Tuesday, December 31, 2013


Over the last few weeks I have seen a number of blog posts that I could dub the "11 questions" posts.  It's rather simple.  Share 11 facts about myself, answer 11 questions posed for me by another, and then invite 11 more to answer 11 random questions I pose for them.  I have loved reading and learning things about others.  Often in my PLN I hear exclusively about what is happening in classrooms/schools and this "11s" project has put a real human face to every one of the people I converse with.
And so today I was challenged to do my homework and join the ranks of the 11s, thanks to the amazing Sheila Morissette (@sheilamoris) (who I have been lucky enough to work for - she was my first principal, and gave me so much support and so many opportunities in the early days of my career!)
So without further ado...
11 random things about me
1.  I am a geek.  Totally in love with science and Doctor Who and Disney, and all things Joss Whedon.  I love that it's okay to be a geek these days.  
2.  I am a total travel addict.  I am constantly planning my travel adventures one year (or more) down the road and looking for as many opportunities as I can to see or experience some place new.  Travel is such an amazing form of education.  I have tried to share this with my students as well - I took yearbook students to NYC in 2012, and am taking science students in London March 2014 and Student Council students to Disneyland for leadership training in May 2014.  I have a travel blog with all my adventures (Chasing Magnets). 
3.  I love photography.  I started taking photos on a Nikon 401X when I was 10 years old after our house was robbed and the insurance company replaced our crappy camera with this superior model.  I prefer to take photos of nature, landscapes and architecture - so travel photography is pretty much the perfect blend for me.  However, I do put these skills to use for the school yearbook, as well as shooting weddings, maternity, family and infant portraits.  I am also a bit of a photo snob.  For this reason I hate instagram.  For me there is a big difference between snapshots and the art of photography (and there is nothing wrong with snapshots - time and place for each though!)
4.  While I have always lived in the lower mainland, I have spent some portion of every summer in Osoyoos.  Being on the boat and watching the sunset behind the mountains is probably my favourite thing in the world.  I got my first job at the Supervalu on Main Street in Osoyoos, learned to wakeboard, developed my confidence, and met my husband on this lake.  
5.  I got engaged when I was 19, after 6 weeks of dating my husband.  We were married on reading break shortly after I turned 20.  Best decision ever.  I knew I wanted to share my life with him, and when you know, why wait?  Conversely, my wedding was one of the worst days of my life.  However, a wedding is not a marriage.  My husband is my best friend, my favourite travel companion, and also an inspiring educator.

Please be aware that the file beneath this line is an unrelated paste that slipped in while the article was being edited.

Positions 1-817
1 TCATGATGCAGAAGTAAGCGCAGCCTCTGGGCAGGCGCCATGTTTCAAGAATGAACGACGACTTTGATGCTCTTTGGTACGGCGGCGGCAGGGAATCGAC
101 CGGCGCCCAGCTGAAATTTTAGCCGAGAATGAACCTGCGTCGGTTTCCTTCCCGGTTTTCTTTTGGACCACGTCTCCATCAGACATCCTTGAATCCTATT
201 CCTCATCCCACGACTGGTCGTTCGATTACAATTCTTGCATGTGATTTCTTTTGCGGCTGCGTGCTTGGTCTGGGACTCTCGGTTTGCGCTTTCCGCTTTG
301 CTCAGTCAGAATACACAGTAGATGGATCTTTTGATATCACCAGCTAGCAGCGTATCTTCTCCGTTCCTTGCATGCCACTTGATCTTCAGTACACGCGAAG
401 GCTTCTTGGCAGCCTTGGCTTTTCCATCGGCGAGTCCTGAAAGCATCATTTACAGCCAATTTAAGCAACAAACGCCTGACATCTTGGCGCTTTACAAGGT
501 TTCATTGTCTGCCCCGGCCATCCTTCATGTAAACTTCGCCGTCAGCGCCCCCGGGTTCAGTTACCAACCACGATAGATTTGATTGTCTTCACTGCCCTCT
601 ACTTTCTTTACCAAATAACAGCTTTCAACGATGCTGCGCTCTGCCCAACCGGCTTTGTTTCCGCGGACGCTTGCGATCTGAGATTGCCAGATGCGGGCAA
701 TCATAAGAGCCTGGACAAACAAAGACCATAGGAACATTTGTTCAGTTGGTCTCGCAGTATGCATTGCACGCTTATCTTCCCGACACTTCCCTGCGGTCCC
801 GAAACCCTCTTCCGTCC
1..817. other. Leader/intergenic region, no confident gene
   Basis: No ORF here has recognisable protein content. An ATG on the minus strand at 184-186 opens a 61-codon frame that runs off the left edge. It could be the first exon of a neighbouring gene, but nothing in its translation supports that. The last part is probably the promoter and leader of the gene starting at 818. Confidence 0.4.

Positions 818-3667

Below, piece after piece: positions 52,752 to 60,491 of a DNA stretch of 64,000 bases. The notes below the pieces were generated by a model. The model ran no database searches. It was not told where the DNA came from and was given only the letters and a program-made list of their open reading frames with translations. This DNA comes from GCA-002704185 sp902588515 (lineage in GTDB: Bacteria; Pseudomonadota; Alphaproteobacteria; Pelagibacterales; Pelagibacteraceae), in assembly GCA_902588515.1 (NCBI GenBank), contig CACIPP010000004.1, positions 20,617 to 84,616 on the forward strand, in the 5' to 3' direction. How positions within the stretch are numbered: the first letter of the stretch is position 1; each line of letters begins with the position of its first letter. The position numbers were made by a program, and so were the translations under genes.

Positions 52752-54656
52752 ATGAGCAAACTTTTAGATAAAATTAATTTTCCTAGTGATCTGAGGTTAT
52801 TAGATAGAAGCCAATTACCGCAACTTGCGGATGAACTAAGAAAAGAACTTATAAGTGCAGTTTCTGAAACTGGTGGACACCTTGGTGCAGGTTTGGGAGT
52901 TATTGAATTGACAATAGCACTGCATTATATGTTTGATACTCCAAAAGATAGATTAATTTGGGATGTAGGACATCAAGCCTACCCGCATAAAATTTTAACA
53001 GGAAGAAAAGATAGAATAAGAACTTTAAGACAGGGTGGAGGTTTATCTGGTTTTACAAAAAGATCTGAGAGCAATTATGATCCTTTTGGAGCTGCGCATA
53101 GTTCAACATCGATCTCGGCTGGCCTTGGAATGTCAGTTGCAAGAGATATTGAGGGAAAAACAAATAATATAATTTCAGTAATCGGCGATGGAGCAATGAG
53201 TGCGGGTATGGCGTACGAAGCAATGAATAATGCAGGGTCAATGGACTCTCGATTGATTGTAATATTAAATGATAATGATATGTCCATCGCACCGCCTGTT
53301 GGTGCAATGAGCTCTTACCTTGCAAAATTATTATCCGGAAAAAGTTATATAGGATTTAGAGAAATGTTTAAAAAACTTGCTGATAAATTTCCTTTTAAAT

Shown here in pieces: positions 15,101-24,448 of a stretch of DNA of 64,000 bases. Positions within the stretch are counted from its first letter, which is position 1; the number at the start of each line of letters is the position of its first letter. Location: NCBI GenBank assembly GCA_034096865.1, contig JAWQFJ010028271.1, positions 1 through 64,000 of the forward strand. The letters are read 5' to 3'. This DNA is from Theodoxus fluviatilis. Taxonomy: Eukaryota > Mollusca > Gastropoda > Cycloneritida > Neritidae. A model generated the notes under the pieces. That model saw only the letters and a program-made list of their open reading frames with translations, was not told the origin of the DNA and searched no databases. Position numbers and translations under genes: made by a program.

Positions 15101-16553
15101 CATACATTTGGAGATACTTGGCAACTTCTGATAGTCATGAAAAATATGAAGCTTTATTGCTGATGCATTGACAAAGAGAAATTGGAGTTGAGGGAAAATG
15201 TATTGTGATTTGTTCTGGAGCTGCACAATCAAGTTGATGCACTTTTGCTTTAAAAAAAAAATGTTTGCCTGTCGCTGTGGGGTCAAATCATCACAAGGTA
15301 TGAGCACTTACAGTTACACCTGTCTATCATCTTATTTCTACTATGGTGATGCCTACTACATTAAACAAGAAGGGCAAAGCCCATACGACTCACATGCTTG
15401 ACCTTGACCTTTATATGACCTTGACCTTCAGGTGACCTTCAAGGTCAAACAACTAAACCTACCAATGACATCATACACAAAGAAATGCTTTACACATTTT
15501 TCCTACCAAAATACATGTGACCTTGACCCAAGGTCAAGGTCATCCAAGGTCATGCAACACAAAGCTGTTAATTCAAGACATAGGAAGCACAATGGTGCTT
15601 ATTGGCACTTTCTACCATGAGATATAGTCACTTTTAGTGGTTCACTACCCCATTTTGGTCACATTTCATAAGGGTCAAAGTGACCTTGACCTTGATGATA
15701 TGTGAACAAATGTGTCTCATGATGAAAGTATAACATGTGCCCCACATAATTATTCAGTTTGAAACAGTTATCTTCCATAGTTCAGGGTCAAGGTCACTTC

6.  I love the fall and winter.  Mostly just the cold.  I love scarves and wool coats and toques and mittens and wandering in the snow.  I love the smell of the rain, and the sound it makes.  Even in the winter I generally sleep with my window open to I can enjoy the crisp air.  I hate being hot. 
7.  When I was in high school they offered Physics 12 and Band 12 in the same block and forced me to choose one.  This was a big decision to make at 15.  While I love science and am passionate about teaching Physics (and in no way regret my choice to take the Physics course), a small part of me is sad that I let my study of music fall away in the process.
8.  When I was in high school I saw Apollo 13 for the first time and instantly fell in love with space.  From that moment on I wanted to be an astronaut.  I read everything I could about NASA and started gathering information on the best Universities to go to in order to prepare for my career in aeronautics.  I had a stack of university calendars 2 feet tall.  I really wanted to go to the University of Hawaii to study astronomy.  I wrote my SAT and ACT in grade 10 so that I could go. But finally realized that I would never be able to afford it.  Also realized that becoming an astronaut was not as easy as one might think at 14.  But I do infuse my love of space in to my Science 9 and Physics 11 classes.  
9.  Both sets of my grandparents immigrated from Holland shortly after WWII.  And while my parents never lived there and I do not speak Dutch, when i visit Holland, it feels like I am going home.  If I was to move anywhere else in the world, it would be Holland.  Bikes, Vla, Gouda, Canals, Art, Water, Markets, and a generally slower pace of life.  It's pretty fantastic.
10.  I hate cilantro.  And rosemary.  And Feta.  And Curry.  And sushi.  Basically, I'm a pretty picky eater.  This drives my husband nuts, as he is a total foodie, and does all the cooking.  
11.  I am a terrible manager of my time.  This has to do with loving too many things and perseverating on too many things.  Combine this with my type-A, control-freak, workaholic, perfectionist personality and basically I'm forever throwing myself into a million and one things that I love equally, all the time.  This leaves me constantly on the verge of burnt out.  I'm working on balance.  I'm guessing it will be a life-long challenge.
11 questions posed to me by Sheila Morissette (@sheilamoris)
1. What are you reading now?
Currently into The Book Thief by Markus Zusak, working through Bounce by Matthew Syed, and about to embark on my fifth draft of a book-in-progress called Marbles and Wine by my colleague Margo Freeman.
2. How do you stay current in your field?